3. The whole debate is, of course, not only about ideology. The problem has its important scientific aspect but it should be stressed that the scientific dispute about the causes of recent climate changes continues. The attempt to proclaim a scientific consensus on this issue is a tragic mistake, because there is none.
4. We are rational and responsible people and know that we have to act when necessary. But we should know that a rational response to any danger depends on the size and probability of the eventual risk and on the magnitude of the costs of its avoidance. As a responsible politician, as an academic economist, as an author of a book about the economics of climate change, I feel obliged to say that – based on our current knowledge – the risk is too small and the costs of eliminating it too high. The application of the so called “precautionary principle,” advocated by the environmentalists, is – conceptually – a wrong strategy.
5. The deindustrialization and similar restrictive policies will be of no help. Instead of blocking economic growth, the increase of wealth all over the world and fast technical progress – all connected with freedom and free markets – we should leave them to proceed unhampered. Economic growth, increase of wealth and technical progress represent the solution to the consequences of eventual climate changes, not their cause. We should promote adaptation, modernization, technical progress. We should trust in the rationality of free people.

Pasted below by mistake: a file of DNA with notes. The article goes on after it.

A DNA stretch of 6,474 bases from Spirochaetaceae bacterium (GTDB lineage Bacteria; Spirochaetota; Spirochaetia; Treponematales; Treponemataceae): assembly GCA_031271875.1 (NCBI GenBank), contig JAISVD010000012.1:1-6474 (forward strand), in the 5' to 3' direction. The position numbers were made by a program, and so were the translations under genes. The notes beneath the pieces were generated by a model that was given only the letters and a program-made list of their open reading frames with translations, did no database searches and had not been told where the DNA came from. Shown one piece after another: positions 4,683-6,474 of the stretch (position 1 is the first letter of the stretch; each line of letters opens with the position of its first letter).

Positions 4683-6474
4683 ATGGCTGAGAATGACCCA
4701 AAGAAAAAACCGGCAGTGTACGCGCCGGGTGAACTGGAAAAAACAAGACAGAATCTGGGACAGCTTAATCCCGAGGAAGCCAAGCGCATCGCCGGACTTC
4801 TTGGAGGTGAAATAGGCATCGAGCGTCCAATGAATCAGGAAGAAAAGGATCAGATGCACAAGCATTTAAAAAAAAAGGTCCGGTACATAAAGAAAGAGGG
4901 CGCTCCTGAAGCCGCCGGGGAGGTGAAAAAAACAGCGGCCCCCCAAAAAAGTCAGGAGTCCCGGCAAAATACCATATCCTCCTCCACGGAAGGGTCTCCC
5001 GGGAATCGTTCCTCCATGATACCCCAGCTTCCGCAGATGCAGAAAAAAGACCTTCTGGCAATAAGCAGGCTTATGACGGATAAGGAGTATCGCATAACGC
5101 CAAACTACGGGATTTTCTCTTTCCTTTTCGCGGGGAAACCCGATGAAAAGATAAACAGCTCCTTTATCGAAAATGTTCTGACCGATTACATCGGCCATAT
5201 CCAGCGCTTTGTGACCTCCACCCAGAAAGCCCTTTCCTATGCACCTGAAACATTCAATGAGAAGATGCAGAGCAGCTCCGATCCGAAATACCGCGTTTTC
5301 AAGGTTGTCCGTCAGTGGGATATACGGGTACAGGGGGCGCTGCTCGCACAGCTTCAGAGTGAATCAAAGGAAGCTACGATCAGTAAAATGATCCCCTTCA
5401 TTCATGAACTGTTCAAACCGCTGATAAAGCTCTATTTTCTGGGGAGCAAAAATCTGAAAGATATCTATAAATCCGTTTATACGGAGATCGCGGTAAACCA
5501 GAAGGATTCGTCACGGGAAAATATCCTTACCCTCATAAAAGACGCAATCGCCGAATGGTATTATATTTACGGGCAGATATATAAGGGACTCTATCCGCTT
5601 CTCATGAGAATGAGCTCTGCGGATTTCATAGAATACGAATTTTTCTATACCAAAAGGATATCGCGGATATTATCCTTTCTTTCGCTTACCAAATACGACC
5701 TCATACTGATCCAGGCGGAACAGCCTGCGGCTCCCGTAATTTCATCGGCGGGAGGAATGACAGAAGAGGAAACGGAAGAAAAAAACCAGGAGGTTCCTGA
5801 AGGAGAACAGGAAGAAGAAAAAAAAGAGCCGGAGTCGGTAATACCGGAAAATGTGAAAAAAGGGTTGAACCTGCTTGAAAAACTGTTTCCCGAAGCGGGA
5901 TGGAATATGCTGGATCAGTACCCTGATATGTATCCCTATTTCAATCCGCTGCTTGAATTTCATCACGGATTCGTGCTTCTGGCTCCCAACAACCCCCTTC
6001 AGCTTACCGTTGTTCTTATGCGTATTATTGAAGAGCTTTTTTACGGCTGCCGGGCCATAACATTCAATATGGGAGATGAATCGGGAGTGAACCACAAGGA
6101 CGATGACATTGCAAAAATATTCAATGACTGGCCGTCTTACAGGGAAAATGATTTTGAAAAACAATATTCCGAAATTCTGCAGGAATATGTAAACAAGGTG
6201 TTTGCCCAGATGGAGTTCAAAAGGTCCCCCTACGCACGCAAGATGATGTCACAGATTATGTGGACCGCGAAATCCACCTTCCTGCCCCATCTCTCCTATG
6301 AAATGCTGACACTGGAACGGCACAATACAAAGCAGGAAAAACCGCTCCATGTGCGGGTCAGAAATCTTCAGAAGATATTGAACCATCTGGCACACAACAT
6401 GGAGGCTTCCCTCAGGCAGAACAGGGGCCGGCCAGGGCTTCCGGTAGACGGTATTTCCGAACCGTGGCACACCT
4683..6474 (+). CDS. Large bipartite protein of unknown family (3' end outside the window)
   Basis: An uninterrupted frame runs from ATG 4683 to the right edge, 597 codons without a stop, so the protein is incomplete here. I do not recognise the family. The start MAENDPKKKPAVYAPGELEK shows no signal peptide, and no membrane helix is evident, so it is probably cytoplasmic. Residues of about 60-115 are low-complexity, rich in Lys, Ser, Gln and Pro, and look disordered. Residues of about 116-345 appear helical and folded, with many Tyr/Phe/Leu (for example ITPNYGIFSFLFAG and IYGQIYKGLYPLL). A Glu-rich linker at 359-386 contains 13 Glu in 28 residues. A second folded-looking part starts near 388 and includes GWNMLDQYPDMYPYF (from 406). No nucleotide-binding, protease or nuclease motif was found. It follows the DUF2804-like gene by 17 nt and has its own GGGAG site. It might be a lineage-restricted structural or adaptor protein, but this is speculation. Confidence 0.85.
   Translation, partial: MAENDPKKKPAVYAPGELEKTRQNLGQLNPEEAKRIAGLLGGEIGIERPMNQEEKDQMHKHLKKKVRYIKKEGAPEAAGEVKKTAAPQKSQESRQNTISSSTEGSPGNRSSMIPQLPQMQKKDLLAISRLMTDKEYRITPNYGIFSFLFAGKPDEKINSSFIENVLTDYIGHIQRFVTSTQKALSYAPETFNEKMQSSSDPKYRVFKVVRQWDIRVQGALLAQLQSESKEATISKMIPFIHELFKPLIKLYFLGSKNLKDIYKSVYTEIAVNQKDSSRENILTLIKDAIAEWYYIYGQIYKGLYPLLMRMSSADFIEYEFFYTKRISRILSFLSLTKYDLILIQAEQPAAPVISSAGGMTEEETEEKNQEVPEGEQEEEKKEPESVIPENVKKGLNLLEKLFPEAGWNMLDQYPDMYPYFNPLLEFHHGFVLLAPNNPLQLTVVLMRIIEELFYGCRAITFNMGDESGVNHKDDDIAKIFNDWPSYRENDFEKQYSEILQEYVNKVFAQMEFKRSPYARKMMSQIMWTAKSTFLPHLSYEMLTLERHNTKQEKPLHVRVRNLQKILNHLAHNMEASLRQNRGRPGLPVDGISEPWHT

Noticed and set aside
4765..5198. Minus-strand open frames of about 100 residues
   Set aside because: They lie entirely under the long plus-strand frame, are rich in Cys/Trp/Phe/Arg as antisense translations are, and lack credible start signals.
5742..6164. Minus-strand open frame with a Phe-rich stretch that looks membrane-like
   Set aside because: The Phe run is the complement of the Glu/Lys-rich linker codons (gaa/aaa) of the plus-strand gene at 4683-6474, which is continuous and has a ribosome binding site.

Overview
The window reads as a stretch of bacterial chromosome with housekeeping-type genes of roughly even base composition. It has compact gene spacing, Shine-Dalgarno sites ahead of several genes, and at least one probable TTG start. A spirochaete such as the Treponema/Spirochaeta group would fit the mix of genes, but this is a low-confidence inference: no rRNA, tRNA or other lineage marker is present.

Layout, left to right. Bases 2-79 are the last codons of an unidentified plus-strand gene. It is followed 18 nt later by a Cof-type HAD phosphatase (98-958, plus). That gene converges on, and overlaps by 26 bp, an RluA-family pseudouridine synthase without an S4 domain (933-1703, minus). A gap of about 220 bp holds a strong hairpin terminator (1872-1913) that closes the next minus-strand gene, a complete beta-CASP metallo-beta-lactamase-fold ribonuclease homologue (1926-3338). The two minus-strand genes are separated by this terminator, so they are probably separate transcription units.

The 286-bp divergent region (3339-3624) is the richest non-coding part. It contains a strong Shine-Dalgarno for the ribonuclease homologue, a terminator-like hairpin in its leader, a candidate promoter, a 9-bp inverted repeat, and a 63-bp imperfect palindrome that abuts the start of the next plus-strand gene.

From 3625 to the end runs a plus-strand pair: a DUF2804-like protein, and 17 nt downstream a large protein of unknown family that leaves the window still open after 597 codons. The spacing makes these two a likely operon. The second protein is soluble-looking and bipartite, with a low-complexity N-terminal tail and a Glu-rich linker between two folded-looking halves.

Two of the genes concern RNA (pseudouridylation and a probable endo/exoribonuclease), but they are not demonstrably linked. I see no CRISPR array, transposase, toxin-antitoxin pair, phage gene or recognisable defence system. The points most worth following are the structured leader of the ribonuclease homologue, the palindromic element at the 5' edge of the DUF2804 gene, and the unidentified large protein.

6. This issue has a very important North-South and West-East dimension. The developed countries do not have the right to impose any additional burden on the less developed countries. Imposing overambitious and – for such countries – economically disastrous environmental standards on them is unfair and discriminatory.
No radical measures are necessary. Famous Czech writer of the early 20th century Jaroslav Hašek, whose book “The Good Soldier Schweik” is known world-wide, made a good point saying: “To chce klid”. The Americans would probably say “Take it easy” or “Let’s be cool” or “Calm down!”. What the world needs now is to remain “quite normal”. It requires, however, to get rid of the one-sided monopoly, both in the field of climatology and in the public debate. We have to listen to arguments. We have to forget the destructive, but currently so fashionable dictate (if not tyrany) of political correctness. We should provide the same or comparable financial backing to those scientists who do not accept the global warming alarmism.
When I spoke at the UN conference on climate change on Monday morning, I concluded my speech by saying: „We should trust in the rationality of man and in the outcome of spontaneous evolution of human society, not in the virtues of political activism. Therefore, let’s vote for adaptation, not for attempts to mastermind the global climate.” There is nothing to add to it. Especially to this audience.
Václav Klaus, Council for National Policy Conference, Salt Lake City, September 28, 2007
Copyright © 2010, Václav Klaus. Všechna práva vyhrazena. Bez předchozího písemného souhlasu není dovoleno další publikování, distribuce nebo tisk materiálů zveřejněných na tomto serveru.